Fish & Feathers: Peninsula bears are frisky!

<I>RON MALAST photo</I><BR>This picture shows two of the five 12-foot cedars that were destroyed in a Sunset Sands backyard last week. It demonstrates the strength and agility of these bears. The remainder of the trees can be seen in the background.

It's the time of year for Peninsula black bears to be out and about foraging for food of opportunity, rubbing trees or tasting sap found under the bark.

Two reported incidents were brought to my attention this past week by landowners. One took place in Sunset Sands where a bear, and it looked like a good-sized one, gave five 12-foot cedar trees on the property a real "trimming." The trees were located about 75 feet east of a private residence and as you can see from the picture, were clawed and broken in half in the night.

Black bear commonly leave a variety of marks on trees. They will often rip strips of bark with their teeth. Bear teeth leave long vertical groves in the sapwood. The trees that I examined were broken at about the seven-foot height and appeared to have claw marks in the bark. These marks usually happen between April and July and in Alaska we have found these marks at the 10-foot height range. At Sunset Sands and in another bear incident in Ocean Park, the bear appeared to reach up, lean on the trees and snap them in half, while clawing the lower half of the tree. A bear will also rub its back on trees or other objects, relieving the torment of parasites and loosening their thick winter coats.

The Washington state black bear population ranges between 25,000 to 30,000 animals. We have more than our share on the Peninsula and in surrounding areas. Typically, a small proportion of the black bear's annual diet is made up of animal protein, including insects, mice, moles, ground squirrels, fawns, elk calves, eggs and carrion. Bear will also take advantage of those who are not careful where they place birdfeeders or pet food. Bear can cause a lot of damage to surrounding areas, so keep your birdfeeders out of reach. Do not feed your animals outside and don't leave your doors wide open - unless you want company.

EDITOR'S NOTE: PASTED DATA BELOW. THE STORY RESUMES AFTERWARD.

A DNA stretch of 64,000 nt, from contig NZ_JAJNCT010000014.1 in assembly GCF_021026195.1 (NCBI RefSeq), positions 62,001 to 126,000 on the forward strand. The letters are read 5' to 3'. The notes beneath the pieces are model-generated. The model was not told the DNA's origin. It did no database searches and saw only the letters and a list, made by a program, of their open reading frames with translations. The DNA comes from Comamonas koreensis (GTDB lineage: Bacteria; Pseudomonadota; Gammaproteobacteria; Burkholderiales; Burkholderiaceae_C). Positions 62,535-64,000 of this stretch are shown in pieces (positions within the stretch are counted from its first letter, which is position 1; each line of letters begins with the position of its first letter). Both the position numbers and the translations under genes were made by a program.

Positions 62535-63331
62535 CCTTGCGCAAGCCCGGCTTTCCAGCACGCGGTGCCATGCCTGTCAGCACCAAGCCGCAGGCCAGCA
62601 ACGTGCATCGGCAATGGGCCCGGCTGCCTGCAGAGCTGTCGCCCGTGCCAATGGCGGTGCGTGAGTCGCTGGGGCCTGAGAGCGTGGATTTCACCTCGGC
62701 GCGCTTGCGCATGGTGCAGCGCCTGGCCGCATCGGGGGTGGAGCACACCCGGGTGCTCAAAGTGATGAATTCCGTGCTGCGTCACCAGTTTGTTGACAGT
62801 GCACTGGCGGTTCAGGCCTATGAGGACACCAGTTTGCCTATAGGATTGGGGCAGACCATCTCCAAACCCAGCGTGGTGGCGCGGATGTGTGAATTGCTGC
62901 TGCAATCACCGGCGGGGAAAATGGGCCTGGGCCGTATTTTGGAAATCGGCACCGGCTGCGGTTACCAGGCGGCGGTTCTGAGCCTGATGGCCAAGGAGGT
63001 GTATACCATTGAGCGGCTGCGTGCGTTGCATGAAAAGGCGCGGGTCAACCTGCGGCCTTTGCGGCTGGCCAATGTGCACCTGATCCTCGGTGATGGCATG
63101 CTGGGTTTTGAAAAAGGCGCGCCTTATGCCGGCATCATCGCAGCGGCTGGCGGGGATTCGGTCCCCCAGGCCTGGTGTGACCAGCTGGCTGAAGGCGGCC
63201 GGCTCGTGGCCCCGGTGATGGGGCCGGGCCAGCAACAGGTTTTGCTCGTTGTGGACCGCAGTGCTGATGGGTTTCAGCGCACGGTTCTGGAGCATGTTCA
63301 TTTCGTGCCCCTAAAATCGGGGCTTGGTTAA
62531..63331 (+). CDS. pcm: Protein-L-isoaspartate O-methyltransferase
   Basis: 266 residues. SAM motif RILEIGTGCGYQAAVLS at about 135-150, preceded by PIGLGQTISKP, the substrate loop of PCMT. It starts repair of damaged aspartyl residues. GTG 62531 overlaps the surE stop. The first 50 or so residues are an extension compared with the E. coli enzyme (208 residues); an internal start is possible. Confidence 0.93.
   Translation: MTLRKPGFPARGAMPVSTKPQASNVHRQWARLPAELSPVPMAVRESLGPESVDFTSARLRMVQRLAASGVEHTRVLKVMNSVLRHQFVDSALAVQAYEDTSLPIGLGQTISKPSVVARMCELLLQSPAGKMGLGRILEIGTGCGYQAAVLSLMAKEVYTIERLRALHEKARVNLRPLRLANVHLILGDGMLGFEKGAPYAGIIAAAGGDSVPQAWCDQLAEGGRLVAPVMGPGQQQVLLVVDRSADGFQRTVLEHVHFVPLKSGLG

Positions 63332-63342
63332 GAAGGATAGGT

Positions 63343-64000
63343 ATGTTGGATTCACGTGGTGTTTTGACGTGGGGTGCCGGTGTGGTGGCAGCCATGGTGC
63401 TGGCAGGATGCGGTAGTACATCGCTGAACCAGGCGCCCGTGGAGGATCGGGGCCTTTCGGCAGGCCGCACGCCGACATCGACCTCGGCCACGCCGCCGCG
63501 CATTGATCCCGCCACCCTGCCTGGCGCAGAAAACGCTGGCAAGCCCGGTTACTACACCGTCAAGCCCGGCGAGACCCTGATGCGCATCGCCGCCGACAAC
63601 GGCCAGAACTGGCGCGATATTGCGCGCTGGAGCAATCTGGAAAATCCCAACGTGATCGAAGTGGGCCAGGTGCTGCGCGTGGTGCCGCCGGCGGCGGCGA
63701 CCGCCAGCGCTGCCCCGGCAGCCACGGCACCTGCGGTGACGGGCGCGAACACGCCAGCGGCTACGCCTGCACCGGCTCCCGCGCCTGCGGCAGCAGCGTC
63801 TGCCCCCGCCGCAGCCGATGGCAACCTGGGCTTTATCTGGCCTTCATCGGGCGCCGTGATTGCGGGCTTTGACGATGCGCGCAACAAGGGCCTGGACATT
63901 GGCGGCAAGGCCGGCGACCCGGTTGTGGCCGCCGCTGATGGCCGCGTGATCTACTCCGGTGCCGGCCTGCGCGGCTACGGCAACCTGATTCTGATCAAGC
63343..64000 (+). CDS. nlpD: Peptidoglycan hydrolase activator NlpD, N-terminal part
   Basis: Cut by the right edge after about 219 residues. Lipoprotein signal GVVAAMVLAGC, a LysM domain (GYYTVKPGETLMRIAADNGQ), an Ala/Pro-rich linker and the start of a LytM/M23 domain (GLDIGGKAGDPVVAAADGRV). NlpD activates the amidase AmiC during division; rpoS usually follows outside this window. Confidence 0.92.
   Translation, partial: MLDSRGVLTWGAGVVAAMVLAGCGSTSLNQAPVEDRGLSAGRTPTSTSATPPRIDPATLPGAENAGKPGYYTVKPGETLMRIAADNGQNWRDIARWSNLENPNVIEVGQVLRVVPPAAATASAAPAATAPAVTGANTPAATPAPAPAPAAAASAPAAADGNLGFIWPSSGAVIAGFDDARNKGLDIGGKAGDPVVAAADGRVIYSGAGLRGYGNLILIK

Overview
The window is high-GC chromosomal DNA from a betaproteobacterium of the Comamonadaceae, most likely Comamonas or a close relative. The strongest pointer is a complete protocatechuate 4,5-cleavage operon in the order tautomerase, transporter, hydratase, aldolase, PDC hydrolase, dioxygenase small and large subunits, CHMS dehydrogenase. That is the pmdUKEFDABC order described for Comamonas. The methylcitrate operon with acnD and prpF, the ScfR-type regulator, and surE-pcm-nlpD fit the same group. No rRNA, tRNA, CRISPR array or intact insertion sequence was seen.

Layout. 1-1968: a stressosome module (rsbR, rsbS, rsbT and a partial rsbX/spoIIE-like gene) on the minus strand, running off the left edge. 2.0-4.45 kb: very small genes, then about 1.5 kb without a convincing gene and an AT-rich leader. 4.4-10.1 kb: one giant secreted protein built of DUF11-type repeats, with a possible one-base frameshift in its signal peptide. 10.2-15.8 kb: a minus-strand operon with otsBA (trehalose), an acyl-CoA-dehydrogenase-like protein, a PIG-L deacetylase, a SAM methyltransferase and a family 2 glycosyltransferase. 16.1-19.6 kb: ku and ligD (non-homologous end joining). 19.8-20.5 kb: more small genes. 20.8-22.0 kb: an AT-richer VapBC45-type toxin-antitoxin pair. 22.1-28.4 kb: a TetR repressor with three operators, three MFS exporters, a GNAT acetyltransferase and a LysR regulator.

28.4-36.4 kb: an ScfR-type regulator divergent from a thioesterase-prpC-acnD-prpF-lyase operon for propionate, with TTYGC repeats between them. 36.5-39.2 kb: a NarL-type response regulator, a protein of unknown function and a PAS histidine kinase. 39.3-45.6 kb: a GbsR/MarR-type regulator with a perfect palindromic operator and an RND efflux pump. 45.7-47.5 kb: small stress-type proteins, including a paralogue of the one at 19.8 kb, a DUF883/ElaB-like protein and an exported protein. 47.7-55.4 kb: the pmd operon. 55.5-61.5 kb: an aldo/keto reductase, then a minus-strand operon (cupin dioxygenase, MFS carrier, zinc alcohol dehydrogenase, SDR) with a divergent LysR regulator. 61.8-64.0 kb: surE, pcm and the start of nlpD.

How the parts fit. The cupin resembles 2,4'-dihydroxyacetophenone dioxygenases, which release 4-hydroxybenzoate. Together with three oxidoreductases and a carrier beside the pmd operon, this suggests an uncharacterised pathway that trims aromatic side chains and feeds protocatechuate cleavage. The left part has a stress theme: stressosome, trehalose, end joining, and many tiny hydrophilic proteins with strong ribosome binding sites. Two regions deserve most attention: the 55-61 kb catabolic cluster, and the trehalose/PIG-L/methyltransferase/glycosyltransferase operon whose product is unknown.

Sea lion population below Bonneville Dam The sea lion population below the dam (January through May) in 2008 was 4,466 and in 2009 it was 4,489, as reported by the Army Corps of Engineers. The summer run of Chinook at the Booneville Dam on Friday was 1,068, and Saturday 3,543, for a total 7,087 to date - building, but still far from the peak.

Answer to Robert M. Pile about gun articles Dear Sir,

The two recent articles that you refer to as "distasteful" do have a place in the outdoor column. Guns are a part of the lives of people; whether they find a place in your life or not is your choice. They are a part of recreational shooting, hunting, personal and home defense for millions of citizens, and to understand the responsibility of owning and using a gun is of utmost importance.

We all may have to make choices when situations arise and if you are schooled in making those choices your judgment will hopefully be the right one. It is my belief that children should be taught how guns are utilized in our society, gun safety and history. It is the role of the gun owner to take precautions to keep guns out of the hands of children.

You may want to take the time to read the police blotter, dispatch reports, Pacific County Law and Order, jail bookings and the court calendar for a better understanding of what the law and private citizens are up against. Information is knowledge and owning a gun is a right, for the responsible citizen.

Ron Malast can be reached at raiders@reachone.com or 665-3573. All true outdoor stories and photos are welcome.

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